A purpose built system like you described would be much more streamlined, the version I thought of was going to be an improvisation from available tools as I don't know how to write software.

I'd want the option to add cast images to the mic numbers and to be able to create custom problem types, along with a text box for more complicated issues such as "check this, but if it isn't the issue do this instead".
Old 24th November 2015
  #3
Lives for gear
Sounds good, but i can see it struggling to gain any traction against the entrenched partyline comms systems (rts, telex etc..) that we are all so used to using. I know I for one would have a hard time giving up the immediacy of feedback you get, as well as the ability to operate the system by touch with one finger (not to mention the comms banter)

As an aside, have you tried using headsets or earpieces with those radios you are using? It sounds like it would offer you a much better solution than you currently have, or look into the 'blue clone' system on blue room as an affordable wsy of doing partyline comms
Old 24th November 2015
  #4
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What the comm systems don't have is the ability to put a mic number on various backstage screens to alert the cast member that they are being looked for, though I suppose that side of things could be considered the domain of the back-stage mic fixer.

Chris
Old 24th November 2015
  #5
Gear Addict
 

Quote:
Originally Posted by azlan121 View Post
Sounds good, but i can see it struggling to gain any traction against the entrenched partyline comms systems (rts, telex etc..) that we are all so used to using. I know I for one would have a hard time giving up the immediacy of feedback you get, as well as the ability to operate the system by touch with one finger (not to mention the comms banter)

As an aside, have you tried using headsets or earpieces with those radios you are using? It sounds like it would offer you a much better solution than you currently have, or look into the 'blue clone' system on blue room as an affordable wsy of doing partyline comms
I see the off-line nature of the chat-like communication style as one of the large benefits of the system. The FOH engineer doesn't have to hear what the radio mic assistant is saying at the exact same time as he/she's saying it and vice versa, which I find to be a pain during a busy part of a show. Radio mics always break down at inconvenient times.

I don't like using headsets, as I need to hear what I'm doing - much easier for lighting guys. But I do when I have to, currently.

I like the idea of making 3 button presses on an iPad placed right on the console (I'm using a CL5) and know the problem is being handled.
Old 24th November 2015
  #6
Gear Addict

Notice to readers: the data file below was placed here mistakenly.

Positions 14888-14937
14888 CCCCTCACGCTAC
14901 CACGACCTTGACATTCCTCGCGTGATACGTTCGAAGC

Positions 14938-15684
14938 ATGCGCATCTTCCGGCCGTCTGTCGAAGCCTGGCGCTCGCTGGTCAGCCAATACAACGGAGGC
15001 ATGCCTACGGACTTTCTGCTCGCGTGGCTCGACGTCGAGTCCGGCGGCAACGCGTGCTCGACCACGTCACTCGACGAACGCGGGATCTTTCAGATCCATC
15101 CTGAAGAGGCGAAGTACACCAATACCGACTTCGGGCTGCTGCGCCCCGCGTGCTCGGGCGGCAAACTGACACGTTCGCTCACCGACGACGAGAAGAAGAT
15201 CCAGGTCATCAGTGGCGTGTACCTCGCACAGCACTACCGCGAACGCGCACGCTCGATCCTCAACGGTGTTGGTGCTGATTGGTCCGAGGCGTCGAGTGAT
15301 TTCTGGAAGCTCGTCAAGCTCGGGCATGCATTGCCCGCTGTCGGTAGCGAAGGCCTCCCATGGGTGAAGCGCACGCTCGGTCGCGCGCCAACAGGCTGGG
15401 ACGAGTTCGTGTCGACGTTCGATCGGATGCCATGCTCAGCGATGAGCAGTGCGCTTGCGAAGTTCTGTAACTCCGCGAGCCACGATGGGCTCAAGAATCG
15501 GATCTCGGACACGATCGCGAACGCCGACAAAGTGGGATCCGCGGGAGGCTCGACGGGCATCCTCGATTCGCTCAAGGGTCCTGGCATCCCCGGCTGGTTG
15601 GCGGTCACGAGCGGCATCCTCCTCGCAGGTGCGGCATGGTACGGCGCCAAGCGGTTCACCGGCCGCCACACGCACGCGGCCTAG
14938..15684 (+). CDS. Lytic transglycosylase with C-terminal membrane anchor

Quote:
Originally Posted by Chris93 View Post
What the comm systems don't have is the ability to put a mic number on various backstage screens to alert the cast member that they are being looked for, though I suppose that side of things could be considered the domain of the back-stage mic fixer.

Chris
I think it would be much quicker if everyone, everywhere is immediately alerted instead of the backstage radio mic assistant having to run all over the place looking for a particular person. Could cut down the time it takes to fix the problem dramatically, which might be crucial if the actor has to go on stage in a short while.

I like your idea of having pictures of all the actors in the system, though I think the complexity it will add to this otherwise rather simple system, would make it not a top priority. The current plan is to implement a name list, so the system automatically adds the name of the actor to both the technician screens and the info screens, so everyone knows whom to look for.

Last edited by Dog Boots; 24th November 2015 at 07:05 PM..
Old 24th November 2015
  #7
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Cool idea, lots of potential there. I do think you could do a great deal of it with TouchOSC and midi messages. Then any tablet or phone could display the info. You could even generate messages direct from your console for certain things.
Old 24th November 2015
  #8
Gear Head
I would be somewhat interested in this. My main concern is I seldom go to an event with more than 3 iPads/tablets present. Having these littered around backstage seems like a costly investment.

What we usually do at all our plays is set up a IEM system with face mics for the crew. This gives us wireless communications all across the venue between everyone. We run this through our standard monitor desk and if any changes need to be made the monitor engineer can make them in between handling stage monitors. This also allows us to be routed through the PA or performers in ears during rehearsals if we need to say something.
Old 25th November 2015
  #9
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Dutchy15's Avatar
Sounds like a great idea, but it also sounds like something that should be cross-platform and be able to run on a browser. It should be networkable and function over wifi as well. This allows you to run it over the CAT cable that is already there in most situations and also allows you to use Raspberry Pi's to turn the ethernet info straight into video info to go into backstage screens.

I don't see this replacing a traditional partyline intercom, though it would be a great add-on.


Dutchy
Old 25th November 2015
  #10